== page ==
—The Trans-Baikal region (valley type deposits) in the Russian Federation and northern Kazakhstan;
—The Gobi Basins in Mongolia;
—The Lake Frome Basin in Australia;
—The Yili, Junger and Erlian Basins in China;
—The Karoo Basins in southern Africa and Madagascar;
—The Franceville Basin in Gabon.

Analysis: What this means is that not all uranium is equal. And what this also implies is that Cameco is not going to leave the uranium landscape for a very very long time!

As always, please do your own due diligence. Scrounge for info and know more about the company you want to place your hard-earned money into!!


Saturday, January 28, 2006

Jan 28 Uranium Stocks Update: Urasia Energy (CVE:UUU )

A few points that were floating in my head about Urasia

(1) Canada has an all-business channel called "Report on Business" aka ROBTv. On January 25th, they had a guest analyst come on a segment called "Stars and Dogs", where they pick out stocks they liked and ones they didn't. On the "stars" list was Urasia. If you'd like to watch the segment, here is the link. (ROBTv has a website where you can watch previous episodes)

Lawrence Roulston was the guest and I did a little digging on him. Turns out he is the editor of a publication called Resource Opportunities, a subscriber supported publication dedicated to providing objective commentary on the resource industry. Now I can't exactly judge his credentials, if you're interested, you can check out the site. He has been on ROBTv several times in the past, including three times in 2005 so somebody must like him..

(2) Urasia is seeking to be listed on the TSE Exchange. Now, why would graduating from the Venture Exchange help? Think exposure. Think institutional buying. Because, to my knowledge, no big name analysts are covering UUU at this point.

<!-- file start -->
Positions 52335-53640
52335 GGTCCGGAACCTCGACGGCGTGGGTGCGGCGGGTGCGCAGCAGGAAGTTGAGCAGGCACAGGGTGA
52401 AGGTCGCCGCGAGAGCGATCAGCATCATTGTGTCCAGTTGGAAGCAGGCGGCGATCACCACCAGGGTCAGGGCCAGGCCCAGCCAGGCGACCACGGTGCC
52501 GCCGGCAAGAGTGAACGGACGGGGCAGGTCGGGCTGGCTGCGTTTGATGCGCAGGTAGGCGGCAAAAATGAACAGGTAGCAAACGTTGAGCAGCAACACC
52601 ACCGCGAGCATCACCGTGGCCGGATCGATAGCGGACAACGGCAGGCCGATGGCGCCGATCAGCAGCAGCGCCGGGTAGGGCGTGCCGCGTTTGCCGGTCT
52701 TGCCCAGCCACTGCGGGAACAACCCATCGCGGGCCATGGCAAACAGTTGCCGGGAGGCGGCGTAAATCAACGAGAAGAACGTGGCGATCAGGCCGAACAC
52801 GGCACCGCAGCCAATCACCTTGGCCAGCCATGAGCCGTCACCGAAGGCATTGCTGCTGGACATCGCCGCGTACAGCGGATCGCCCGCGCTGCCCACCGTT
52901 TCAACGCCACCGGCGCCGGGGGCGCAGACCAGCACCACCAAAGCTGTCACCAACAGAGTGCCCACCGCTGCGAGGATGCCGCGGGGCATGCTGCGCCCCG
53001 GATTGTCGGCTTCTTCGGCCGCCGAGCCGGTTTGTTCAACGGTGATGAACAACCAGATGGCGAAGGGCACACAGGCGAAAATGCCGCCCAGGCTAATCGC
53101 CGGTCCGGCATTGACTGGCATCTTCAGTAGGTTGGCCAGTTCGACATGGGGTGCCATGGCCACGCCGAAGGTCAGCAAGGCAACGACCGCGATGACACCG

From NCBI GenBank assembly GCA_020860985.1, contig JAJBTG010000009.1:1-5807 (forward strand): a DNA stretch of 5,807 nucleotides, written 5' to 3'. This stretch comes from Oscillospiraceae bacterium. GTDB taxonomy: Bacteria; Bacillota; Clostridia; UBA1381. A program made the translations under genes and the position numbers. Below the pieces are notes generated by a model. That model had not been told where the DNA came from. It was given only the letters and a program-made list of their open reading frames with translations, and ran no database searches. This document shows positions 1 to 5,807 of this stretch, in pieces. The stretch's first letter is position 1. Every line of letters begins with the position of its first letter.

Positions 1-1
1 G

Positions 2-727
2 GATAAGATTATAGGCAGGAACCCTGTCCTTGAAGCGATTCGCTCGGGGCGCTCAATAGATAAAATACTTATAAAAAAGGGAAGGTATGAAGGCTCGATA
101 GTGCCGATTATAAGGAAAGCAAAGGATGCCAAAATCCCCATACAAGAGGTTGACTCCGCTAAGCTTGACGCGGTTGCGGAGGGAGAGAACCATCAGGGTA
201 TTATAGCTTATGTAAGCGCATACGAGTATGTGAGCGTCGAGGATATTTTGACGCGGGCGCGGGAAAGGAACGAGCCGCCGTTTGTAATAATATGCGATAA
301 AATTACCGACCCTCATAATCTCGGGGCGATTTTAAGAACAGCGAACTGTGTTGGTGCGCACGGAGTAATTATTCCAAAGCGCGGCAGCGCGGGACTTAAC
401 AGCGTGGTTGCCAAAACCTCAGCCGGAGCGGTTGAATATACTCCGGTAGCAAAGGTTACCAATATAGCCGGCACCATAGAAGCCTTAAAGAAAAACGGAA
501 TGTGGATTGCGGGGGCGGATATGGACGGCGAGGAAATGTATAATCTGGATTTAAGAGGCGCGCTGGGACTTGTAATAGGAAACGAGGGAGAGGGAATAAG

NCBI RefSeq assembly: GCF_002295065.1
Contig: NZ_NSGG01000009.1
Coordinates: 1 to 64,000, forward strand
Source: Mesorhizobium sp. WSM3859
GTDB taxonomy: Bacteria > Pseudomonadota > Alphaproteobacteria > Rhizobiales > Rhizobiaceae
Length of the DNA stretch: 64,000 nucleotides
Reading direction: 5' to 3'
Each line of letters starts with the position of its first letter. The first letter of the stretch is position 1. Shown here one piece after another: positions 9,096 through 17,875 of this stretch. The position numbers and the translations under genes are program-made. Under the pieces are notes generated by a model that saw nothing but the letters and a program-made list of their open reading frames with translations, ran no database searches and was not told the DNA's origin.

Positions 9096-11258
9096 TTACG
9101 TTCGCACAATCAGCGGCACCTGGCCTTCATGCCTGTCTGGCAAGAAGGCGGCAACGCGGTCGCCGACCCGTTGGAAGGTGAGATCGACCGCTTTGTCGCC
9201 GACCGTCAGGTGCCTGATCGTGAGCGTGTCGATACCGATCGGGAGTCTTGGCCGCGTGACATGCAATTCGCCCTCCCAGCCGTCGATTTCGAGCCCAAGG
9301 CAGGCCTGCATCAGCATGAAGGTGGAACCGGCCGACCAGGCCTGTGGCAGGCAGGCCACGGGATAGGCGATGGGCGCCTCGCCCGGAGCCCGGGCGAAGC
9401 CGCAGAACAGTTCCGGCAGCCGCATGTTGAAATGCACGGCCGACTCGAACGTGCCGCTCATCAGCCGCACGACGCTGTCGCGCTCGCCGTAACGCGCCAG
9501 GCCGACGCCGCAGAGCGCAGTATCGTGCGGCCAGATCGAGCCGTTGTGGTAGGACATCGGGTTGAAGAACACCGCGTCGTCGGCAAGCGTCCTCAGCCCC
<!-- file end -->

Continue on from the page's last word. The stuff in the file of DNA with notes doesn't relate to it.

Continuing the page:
Case in point, I bought a junior oil called Arawak that had its operations in Kazakhstan, Azerbaijan, and Russia. This was after the PetroKhazakhstan acquisition and I was interested to see if any other Canadian-listed operators were there.

Arawak has since done well for me (it also acquired other companies back when oil was still reasonably priced and thus were in good position to take advantage of rising prices) and has recently begun to acquire institutional coverage (Morgan Stanley has been buying up its shares like crazy). Still on the Venture, but inching up towards a TSX listing.

May UUU follow such a course!

(3) I found a November 15, 2005 PDF Urasia presentation. This is one of their slides detailing estimated production down the line. It's a good read so here's the link

(4) Price Targets. I have no personal price targets right now because I intend to hold UUU for a very long time (at least >1 year). However, here's the article on Goldeditor with someone else's price target. Apparently, Jordan Funds (this investor club in Sweden that I know really nothing about..you can check out their site here) had this to say: